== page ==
"His descent into insanity is exemplified by a series of posts, so self-evident in their detachment from reality, that they really require no commentary. Over at his site, Raymond has been going through the motions of putting together an Idiotarian Manifesto or some such. He's been trying to get the words right, trying to work out whether the terrorists, who he defines rather broadly, are "feral beasts" or "rabid dogs". This manifesto is the latest in a long line of ridiculous offerings from Raymond, beginning with his series of factually-challenged screeds ranting and raving about the evils of Islam and the hitherto unknown spectre of "Islamofacism"."
Good to see the increasingly eccentric ERIC S RAYMOND keeping himself occupied these days. His latest tweaks: a version bump or two to the JARGON FILE, the ancient hacker bible of which he is current custodian. But how steady is his hand on the sacred tome? Worrying is esr's recent inclusion of unfamiliar terms like "Aunt Tillie" and "GandhiCon", which on closer search-engine examination, appear to have been used almost exclusively by Raymond himself. And esr's current expansions of hacker dialect is curious too. New terms include "fisking" - a term pretty much restricted to the warblogosphere, and defined by your impartial host as "Named after a Robert Fisk, a British journalist who was a frequent (and deserving) early target of such treatment". Also included is "anti-idiotarianism", as in Eric's Anti-Idiotarian Manifesto, a fascinating call to arms that implies "Anti-Idiotarian" means "To be against listening to anyone who would tell you you're sounding like an idiot these days". Finally (and not included in the changelogs), Eric has tweaked the Hacker Politics page, from its previous description as "vaguely liberal-moderate" to "moderate-to-neoconservative (hackers too were affected by the collapse of socialism)". Go tell that to the Kuro5hinners, Eric. Recalling Raymond's familiar defence of previous changes, "rather than complaining that I am 'rewriting history', help me write it!", let it be noted that if someone did want to fork the Jargon File, now would be the time to do it. Raymond's previous googlejuice at tuxedo.org has been cast to the winds. A new, reformatted and popularly linked-to upstart could quickly seize the top Google slot. Ha, ha, as we apparently all say, only serious.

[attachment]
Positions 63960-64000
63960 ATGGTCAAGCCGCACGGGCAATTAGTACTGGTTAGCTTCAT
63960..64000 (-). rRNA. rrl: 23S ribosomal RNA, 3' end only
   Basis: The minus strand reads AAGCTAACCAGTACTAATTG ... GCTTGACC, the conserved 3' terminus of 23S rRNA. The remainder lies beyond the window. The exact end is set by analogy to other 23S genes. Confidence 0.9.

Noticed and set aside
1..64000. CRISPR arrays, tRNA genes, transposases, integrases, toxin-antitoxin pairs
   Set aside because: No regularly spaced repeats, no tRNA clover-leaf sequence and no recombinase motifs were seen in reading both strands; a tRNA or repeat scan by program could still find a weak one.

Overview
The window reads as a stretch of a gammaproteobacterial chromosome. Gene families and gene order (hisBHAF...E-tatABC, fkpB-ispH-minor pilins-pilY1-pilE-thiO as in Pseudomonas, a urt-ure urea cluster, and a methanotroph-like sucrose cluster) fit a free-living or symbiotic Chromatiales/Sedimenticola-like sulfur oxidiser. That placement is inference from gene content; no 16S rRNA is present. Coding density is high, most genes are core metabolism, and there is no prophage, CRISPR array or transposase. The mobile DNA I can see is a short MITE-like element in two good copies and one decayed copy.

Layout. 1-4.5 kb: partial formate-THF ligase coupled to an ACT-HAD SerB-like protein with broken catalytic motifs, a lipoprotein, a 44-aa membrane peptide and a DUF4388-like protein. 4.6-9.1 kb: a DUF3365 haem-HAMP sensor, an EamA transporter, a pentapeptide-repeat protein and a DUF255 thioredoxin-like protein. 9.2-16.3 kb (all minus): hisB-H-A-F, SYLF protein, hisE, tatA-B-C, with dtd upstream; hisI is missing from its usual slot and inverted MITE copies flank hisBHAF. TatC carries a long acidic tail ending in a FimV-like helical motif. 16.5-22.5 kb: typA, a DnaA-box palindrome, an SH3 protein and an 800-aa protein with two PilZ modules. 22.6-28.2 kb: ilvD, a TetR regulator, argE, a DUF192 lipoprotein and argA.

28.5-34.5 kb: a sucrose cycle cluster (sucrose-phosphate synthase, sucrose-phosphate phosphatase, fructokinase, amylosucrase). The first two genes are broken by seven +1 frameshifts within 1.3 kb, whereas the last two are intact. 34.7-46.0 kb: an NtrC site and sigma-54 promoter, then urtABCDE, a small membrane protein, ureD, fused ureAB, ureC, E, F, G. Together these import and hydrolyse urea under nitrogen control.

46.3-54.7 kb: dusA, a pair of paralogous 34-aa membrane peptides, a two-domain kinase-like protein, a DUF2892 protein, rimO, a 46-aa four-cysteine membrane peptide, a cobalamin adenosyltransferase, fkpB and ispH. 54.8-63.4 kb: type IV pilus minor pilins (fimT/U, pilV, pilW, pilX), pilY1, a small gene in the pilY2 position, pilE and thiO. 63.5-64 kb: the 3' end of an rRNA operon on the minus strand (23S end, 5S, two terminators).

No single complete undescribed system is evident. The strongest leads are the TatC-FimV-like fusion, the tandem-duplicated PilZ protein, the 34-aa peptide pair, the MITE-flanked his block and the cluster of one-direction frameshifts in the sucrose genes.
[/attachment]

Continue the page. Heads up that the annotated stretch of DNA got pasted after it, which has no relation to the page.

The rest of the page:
Even though Eric Raymond makes the hypertext freely available, he does not make the tools and masters that generate the hypertext freely available. It's bogus, and there's no apology. That's not very open-source.
Open source is designed to advance the intellectual property of the corporation at the expense of effort by individuals outside the corporation. As such, it falls under corporatism, as defined in John Ralston Saul's dictionary The Doubter's Companion.
Could a community-maintained Wiki replace the jargon file?
I am of the hacker elite, can't you see?
fetchmail, blindfolds in nethack, er... (hum-hum diddle dee)
Bow down on your knees, don't you diss me!
I am an author, I "wrote" New Hacker's Dictionary
Well, in fact I done stole it from MIT
I didn't get in there, so I figured they owed me!
I am founder and leader of OSI (word!)
Now my Open Source show is really on the road!
Free Software? Hah! Show me dat code!
I am ESR Skywalker, elite Jedi Knight
I'm packing mah gun and I'm ready to fight
You diss me and I'll send you to eternal night!
I am wealthy board member, VA Something-or-other
Got plenty dollar bills, at least on paper
What's that? Dot.com crash? Oh fuck! See you later!
(chorus x 2)